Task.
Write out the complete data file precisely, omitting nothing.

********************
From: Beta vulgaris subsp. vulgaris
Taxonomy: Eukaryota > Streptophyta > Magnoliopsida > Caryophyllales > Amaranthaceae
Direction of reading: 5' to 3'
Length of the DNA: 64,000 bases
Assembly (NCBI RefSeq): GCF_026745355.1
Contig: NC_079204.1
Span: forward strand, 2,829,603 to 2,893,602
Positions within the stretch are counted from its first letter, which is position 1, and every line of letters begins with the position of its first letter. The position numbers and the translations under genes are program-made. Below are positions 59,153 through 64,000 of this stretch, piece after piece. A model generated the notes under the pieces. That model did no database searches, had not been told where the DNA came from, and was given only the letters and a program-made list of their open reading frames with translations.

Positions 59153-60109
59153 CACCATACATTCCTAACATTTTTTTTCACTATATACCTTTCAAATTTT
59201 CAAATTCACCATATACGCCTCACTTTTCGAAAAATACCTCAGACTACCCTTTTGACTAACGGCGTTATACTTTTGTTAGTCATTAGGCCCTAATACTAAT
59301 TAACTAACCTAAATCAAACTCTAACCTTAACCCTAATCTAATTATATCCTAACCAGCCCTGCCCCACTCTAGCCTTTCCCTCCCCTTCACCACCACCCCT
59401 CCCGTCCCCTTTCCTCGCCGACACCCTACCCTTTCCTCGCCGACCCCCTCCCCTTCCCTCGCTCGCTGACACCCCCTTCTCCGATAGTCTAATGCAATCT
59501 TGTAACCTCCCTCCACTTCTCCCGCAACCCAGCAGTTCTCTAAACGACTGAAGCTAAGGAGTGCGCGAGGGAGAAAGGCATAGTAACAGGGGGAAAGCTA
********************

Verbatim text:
From: Beta vulgaris subsp. vulgaris
Taxonomy: Eukaryota > Streptophyta > Magnoliopsida > Caryophyllales > Amaranthaceae
Direction of reading: 5' to 3'
Length of the DNA: 64,000 bases
Assembly (NCBI RefSeq): GCF_026745355.1
Contig: NC_079204.1
Span: forward strand, 2,829,603 to 2,893,602
Positions within the stretch are counted from its first letter, which is position 1, and every line of letters begins with the position of its first letter. The position numbers and the translations under genes are program-made. Below are positions 59,153 through 64,000 of this stretch, piece after piece. A model generated the notes under the pieces. That model did no database searches, had not been told where the DNA came from, and was given only the letters and a program-made list of their open reading frames with translations.

Positions 59153-60109
59153 CACCATACATTCCTAACATTTTTTTTCACTATATACCTTTCAAATTTT
59201 CAAATTCACCATATACGCCTCACTTTTCGAAAAATACCTCAGACTACCCTTTTGACTAACGGCGTTATACTTTTGTTAGTCATTAGGCCCTAATACTAAT
59301 TAACTAACCTAAATCAAACTCTAACCTTAACCCTAATCTAATTATATCCTAACCAGCCCTGCCCCACTCTAGCCTTTCCCTCCCCTTCACCACCACCCCT
59401 CCCGTCCCCTTTCCTCGCCGACACCCTACCCTTTCCTCGCCGACCCCCTCCCCTTCCCTCGCTCGCTGACACCCCCTTCTCCGATAGTCTAATGCAATCT
59501 TGTAACCTCCCTCCACTTCTCCCGCAACCCAGCAGTTCTCTAAACGACTGAAGCTAAGGAGTGCGCGAGGGAGAAAGGCATAGTAACAGGGGGAAAGCTA